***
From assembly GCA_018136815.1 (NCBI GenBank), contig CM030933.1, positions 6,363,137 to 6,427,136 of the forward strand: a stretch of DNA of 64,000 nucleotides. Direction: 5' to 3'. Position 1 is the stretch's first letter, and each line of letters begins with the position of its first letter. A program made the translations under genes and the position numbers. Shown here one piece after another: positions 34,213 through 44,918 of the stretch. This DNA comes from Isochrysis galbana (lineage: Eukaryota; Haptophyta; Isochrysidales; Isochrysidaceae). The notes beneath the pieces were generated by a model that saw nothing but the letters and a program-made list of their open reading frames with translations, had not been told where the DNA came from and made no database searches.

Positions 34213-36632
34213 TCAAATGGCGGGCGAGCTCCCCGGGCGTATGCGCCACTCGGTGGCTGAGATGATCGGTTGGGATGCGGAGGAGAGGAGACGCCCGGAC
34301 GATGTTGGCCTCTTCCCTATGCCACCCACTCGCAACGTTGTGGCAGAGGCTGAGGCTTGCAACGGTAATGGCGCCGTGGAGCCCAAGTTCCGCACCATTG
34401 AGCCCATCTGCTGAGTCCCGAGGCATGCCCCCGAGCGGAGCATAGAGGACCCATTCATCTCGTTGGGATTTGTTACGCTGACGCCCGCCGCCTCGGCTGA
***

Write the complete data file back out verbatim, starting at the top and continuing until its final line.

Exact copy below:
From assembly GCA_018136815.1 (NCBI GenBank), contig CM030933.1, positions 6,363,137 to 6,427,136 of the forward strand: a stretch of DNA of 64,000 nucleotides. Direction: 5' to 3'. Position 1 is the stretch's first letter, and each line of letters begins with the position of its first letter. A program made the translations under genes and the position numbers. Shown here one piece after another: positions 34,213 through 44,918 of the stretch. This DNA comes from Isochrysis galbana (lineage: Eukaryota; Haptophyta; Isochrysidales; Isochrysidaceae). The notes beneath the pieces were generated by a model that saw nothing but the letters and a program-made list of their open reading frames with translations, had not been told where the DNA came from and made no database searches.

Positions 34213-36632
34213 TCAAATGGCGGGCGAGCTCCCCGGGCGTATGCGCCACTCGGTGGCTGAGATGATCGGTTGGGATGCGGAGGAGAGGAGACGCCCGGAC
34301 GATGTTGGCCTCTTCCCTATGCCACCCACTCGCAACGTTGTGGCAGAGGCTGAGGCTTGCAACGGTAATGGCGCCGTGGAGCCCAAGTTCCGCACCATTG
34401 AGCCCATCTGCTGAGTCCCGAGGCATGCCCCCGAGCGGAGCATAGAGGACCCATTCATCTCGTTGGGATTTGTTACGCTGACGCCCGCCGCCTCGGCTGA